Hall of Fame.                                                           

Several  Camp  members  bought copies of Connery's latest book, "Mosby's
Raids in Civil War Northern Virginia." This is published as part of  the
Civil  War  Sesquicentennial  Series of The History Press of Charleston,
June Meeting Attendance: 27


Commander: Andy Keller 270-0522 1st. Lt. Cmdr.: Paul Sacra 754-5256 2nd Lt. Cmdr.: Les Updike 285-1475 Adjutant/Treasurer: Walter Tucker 360-7247 Judge Advocate: Harry Boyd 741-2060 Quartermaster: Gary Cowardin 262-0534 Chaplain: Barton Campbell 794-4562 For officer E-mail addresses see our
Contact Us page.


War Horse Editor & Webmaster: Gary Cowardin 262-0534 Website:



Longstreet Camp Donors to  Virginia  Division  Special  Funds,  Old  War
Horse, Hurtt Scholarship Fund, and Longstreet Camp General Fund.  As you
know, our cumulative listing starts in July of each year and we  do  not
meet in August.          July - 7 OCTOBER 2013                        

In memory of Ben Baird
Walt Beam        Brian Cowardin        Clint Cowardin  
Michael Hendrick                                       
Phil Jones       Jack Kane             Andy Keller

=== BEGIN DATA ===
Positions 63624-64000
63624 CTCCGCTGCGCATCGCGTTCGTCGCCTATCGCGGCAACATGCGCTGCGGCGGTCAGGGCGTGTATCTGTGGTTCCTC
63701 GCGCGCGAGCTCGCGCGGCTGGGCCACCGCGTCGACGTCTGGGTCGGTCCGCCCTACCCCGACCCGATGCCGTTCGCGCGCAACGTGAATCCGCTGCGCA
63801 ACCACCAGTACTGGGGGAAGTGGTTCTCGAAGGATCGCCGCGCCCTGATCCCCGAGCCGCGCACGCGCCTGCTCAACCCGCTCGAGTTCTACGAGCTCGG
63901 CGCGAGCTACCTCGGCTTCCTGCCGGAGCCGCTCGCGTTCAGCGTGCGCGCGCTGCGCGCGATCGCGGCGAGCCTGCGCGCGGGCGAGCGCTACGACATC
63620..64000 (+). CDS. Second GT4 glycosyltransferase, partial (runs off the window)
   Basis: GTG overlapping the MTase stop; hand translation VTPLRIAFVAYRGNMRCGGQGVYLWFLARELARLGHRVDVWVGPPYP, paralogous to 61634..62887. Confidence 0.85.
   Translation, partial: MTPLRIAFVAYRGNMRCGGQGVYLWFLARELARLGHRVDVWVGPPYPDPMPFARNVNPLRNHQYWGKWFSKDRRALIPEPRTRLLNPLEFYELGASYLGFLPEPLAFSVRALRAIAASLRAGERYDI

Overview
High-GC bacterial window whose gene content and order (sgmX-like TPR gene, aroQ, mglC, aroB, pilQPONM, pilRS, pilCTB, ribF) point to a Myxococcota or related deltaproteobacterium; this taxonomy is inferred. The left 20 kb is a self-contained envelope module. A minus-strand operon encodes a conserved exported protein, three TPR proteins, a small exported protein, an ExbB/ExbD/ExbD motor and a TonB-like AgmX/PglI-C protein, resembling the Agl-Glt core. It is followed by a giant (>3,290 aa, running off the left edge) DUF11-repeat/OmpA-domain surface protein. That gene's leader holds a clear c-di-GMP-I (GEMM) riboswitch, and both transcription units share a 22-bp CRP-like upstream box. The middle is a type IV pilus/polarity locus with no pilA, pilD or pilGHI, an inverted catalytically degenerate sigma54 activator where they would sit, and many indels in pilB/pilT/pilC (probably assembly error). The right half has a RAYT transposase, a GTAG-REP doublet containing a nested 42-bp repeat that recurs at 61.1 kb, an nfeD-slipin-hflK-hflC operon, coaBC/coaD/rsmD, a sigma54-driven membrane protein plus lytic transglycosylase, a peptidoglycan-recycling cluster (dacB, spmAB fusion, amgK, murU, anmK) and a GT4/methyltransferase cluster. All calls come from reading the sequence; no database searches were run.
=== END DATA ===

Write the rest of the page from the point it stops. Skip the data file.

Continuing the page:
Peter Knowles,II Peter Knowles,III     Floyd Lane, Jr. 
Lewis Mills      Conway Moncure        Bob Moore       
Joe Moschetti    Glenn Mozingo         Preston Nuttall 
Jim Pickens      Joe Price             Waite Rawls     
Peyton Roden,Sr. Cary Shelton          Harrison Smith  
Pat Sweeney      Chris Trinite         Walter Tucker   
Art Wingo        Keith Zimmerman                       

October 1863

4 Confederate cavalry under Jo Shelby invaded Missouri.                 

5 Confederate torpedo boat David attacked Yankee vessel New Ironsides in
Charleston Harbor.                                                      

6  Jeff Davis traveled to South Carolina and north Georgia on the way to
Bragg's army to harmonize some of the difficulties in that command.     

9 Robert E.  Lee's Army of Northern Virginia Bristoe Campaign began.    

11 Heavy skirmishing continued between the Rapidan and  Rappahannock  as
Lee's Army moved northward.                                             

13  Ohio  voters  decisively defeated Democratic gubernatorial candidate
"Copperhead" Clement L.  Vallandingham.  Staunch Union supporter  Andrew
Curtin  was elected governor of Pennsylvania.  Union candidates also won
in Indiana and  Ohio.   In  north  Georgia  Jeff  Davis,  after  touring
Chickamauga  and  conferring  with  Bragg and other officers, authorized
Bragg to remove General D.  H.  Hill from command.